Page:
RTI Team Problem Solving. Team Structure Team Process: IDEAL. Debbie Oliver, RTI Coordinator Adapted from Montana Office of Public Instruction Linda McCulloch, Superintendent www.opi.mt.gov. Problem Solving. • Uses scientific method • Data feedback loop • Data-based decision making
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RTI Team Problem Solving Team Structure Team Process: IDEAL Debbie Oliver, RTI Coordinator Adapted from Montana Office of Public Instruction Linda McCulloch, Superintendent www.opi.mt.gov
Problem Solving • Uses scientific method • Data feedback loop • Data-based decision making – Eliminates bias – Takes subjectivity out of decisions • Can be applied regardless of “presenting problem”
RTI Team Structure INTENSIVE LEVEL Specific Strategies related to student factors (RTI Problem Solving Team) • Great RTI Teams • Have experience & expertise • • Have knowledge about curriculum & classroom • Management • •Identify and access training when needed • • Represent diverse groups & grade levels Intensive 5% Strategic STRATEGIC LEVEL Standard Protocol Instructional Response – (RTI Problem Solving Team) 15 CORE 85% CORE LEVEL (Grade Level Teams)
Problem Solving Team Roles Facilitator Case Manager/ Case Worker Time keeper Recorder (Scribe) Selected team members with expertise in – curriculum – classroom management – medical/health – behavior – special education Referring teacher Grade Level Representatives
Remembering the Basics Maintain confidentiality. Hold meetings in a timely manner (within two weeks of referral) Display agenda during meeting Set clear time limits. Be responsive to staff and student needs. Access and use auxiliary personnel and other appropriate resources. Have members that represent a variety of experience and expertise: knowledge of classroom management, curriculum and instruction, and student motivation. Continue to stretch and grow.
Problem Solving Team Meeting • Include the case worker (someone from RtI Team) • Adhere to agenda/role responsibilities • Define area of concern • Develop strategies & interventions • Define responsibilities • school, parent, teacher, student • Schedule follow-up meeting (4-9 weeks) • Share Responsibility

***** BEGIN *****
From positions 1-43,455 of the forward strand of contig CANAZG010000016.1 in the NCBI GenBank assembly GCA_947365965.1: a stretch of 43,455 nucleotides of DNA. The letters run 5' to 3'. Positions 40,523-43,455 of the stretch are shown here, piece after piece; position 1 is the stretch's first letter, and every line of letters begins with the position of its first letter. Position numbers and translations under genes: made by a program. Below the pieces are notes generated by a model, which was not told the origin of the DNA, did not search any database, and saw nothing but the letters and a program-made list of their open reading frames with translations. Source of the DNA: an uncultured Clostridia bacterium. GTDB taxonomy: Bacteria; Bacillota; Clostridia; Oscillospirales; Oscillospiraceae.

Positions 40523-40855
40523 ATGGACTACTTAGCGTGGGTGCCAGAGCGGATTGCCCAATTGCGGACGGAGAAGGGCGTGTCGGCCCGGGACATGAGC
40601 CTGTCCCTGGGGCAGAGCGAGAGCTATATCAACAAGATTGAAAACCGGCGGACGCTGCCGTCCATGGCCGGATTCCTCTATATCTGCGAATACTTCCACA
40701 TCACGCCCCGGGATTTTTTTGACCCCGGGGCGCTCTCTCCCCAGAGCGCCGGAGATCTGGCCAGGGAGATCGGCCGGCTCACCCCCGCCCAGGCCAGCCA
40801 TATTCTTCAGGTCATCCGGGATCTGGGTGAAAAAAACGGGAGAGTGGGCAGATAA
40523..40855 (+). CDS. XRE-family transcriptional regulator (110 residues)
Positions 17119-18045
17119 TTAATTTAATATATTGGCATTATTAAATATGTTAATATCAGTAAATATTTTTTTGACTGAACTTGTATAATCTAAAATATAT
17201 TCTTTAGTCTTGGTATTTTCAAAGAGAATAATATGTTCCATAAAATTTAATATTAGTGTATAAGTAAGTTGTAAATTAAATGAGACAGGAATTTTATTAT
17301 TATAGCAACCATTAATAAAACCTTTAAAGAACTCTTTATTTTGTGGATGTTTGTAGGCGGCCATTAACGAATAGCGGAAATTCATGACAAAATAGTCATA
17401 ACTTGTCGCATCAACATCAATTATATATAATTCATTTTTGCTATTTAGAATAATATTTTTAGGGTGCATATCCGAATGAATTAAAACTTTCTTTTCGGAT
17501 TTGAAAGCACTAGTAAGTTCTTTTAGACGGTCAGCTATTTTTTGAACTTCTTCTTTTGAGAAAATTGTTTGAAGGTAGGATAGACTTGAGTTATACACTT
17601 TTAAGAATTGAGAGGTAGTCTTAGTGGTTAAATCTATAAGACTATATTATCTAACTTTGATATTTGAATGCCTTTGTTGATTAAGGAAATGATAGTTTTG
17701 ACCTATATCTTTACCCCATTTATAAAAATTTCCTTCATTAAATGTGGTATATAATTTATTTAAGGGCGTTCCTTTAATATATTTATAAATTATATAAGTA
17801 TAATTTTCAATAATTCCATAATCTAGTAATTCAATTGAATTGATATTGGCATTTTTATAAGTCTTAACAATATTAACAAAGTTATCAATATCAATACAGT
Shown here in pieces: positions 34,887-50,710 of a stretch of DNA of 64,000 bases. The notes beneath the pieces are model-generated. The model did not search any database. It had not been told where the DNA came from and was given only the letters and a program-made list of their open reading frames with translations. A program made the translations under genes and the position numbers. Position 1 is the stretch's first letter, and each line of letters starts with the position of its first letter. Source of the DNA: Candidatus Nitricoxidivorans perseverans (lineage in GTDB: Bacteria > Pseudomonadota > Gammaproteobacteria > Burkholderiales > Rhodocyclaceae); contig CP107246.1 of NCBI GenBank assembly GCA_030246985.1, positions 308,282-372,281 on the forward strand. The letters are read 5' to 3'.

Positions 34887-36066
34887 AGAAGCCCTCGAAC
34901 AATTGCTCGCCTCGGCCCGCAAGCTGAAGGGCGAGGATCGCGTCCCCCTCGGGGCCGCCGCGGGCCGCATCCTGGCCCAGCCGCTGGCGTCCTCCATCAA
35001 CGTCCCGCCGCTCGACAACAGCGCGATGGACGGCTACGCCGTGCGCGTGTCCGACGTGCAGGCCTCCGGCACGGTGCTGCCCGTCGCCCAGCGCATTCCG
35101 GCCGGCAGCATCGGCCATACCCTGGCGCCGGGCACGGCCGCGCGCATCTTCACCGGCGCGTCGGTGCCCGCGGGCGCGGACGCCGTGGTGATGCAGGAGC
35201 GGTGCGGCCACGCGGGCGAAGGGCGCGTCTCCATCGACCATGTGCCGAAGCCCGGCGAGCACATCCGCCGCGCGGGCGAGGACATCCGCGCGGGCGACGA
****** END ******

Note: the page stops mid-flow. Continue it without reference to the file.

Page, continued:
Critical Features of Problem Solving • Data…data….data = Data-driven decision making • Problem Solving is: – Outcome focused – Data-driven – Links assessment to intervention – Context specific
The IDEALProblem Solving Process(RBM, Idaho; Callendar 2004) • I - Identify the Problem • D - Define the Problem • E- Explore Intervention Options • A- Act on the Intervention Plan • L - Look at Results
I- Identify the Problem A “problem” is a general statement about a student’s presenting concern • Review Data: School records, Teacher records, State/District Assessments, Work samples, Portfolios, Interviews, CBMs (AIMSweb probes), Observations • Discuss collaboratively • Define the behavior • Consider the impact of each domain of the problem: the Learner, the Instruction, the Curriculum, and the Environment • Evaluate what’s been already tried • Identify why the problem is occurring
Problem= What is Expected Actual Performance • Example = (Expectation: Expect Johnny to read 60 WPM with 0 errors) 60 WPM with 0 Errors 33 WPM with 5 Errors (Actual Performance:Johnny Reads 33 WPM with 5 Errors)
I– Component:Behavioral Definition Write a behavioral definition of the “problem” • Uses words to describe observable behavior • Use action verbs that are observable • Examples of observable action verbs: • write • read orally • fill in • underline • Examples ofnon-observable action verbs: • develop • think • know • recognize • solve • learn • Gives examples and non-examples
I– Component:Behavioral Definition Format ______________________ means that _________________________ (name of behavior) (name of learner) ________________________________________________________ (Action verbs describing what the learner is doing) Examples include:__________________________________________ (describe what is to be counted) Non Examples include:______________________________________ (describe what is not acceptable to count)
Sandy – A Practice Scenario • Sandy is a third grade student who is struggling in reading. Her reading rate is slow as she struggles with sounding out words. • Concern/behavior: – Reading fluency is much lower than her peers
Sandy’s Behavioral Definition Poor reading (sounding out words)means that (name of behavior) Sandy (name of learner) reads a median of 12 WPM compared to a class median of 112 WPM (Action verbs describing what the learner is doing) Examples include: correct words per minute WPM (describe what is to be counted) Non Examples include: recognize sight words (describe what is not acceptable to count)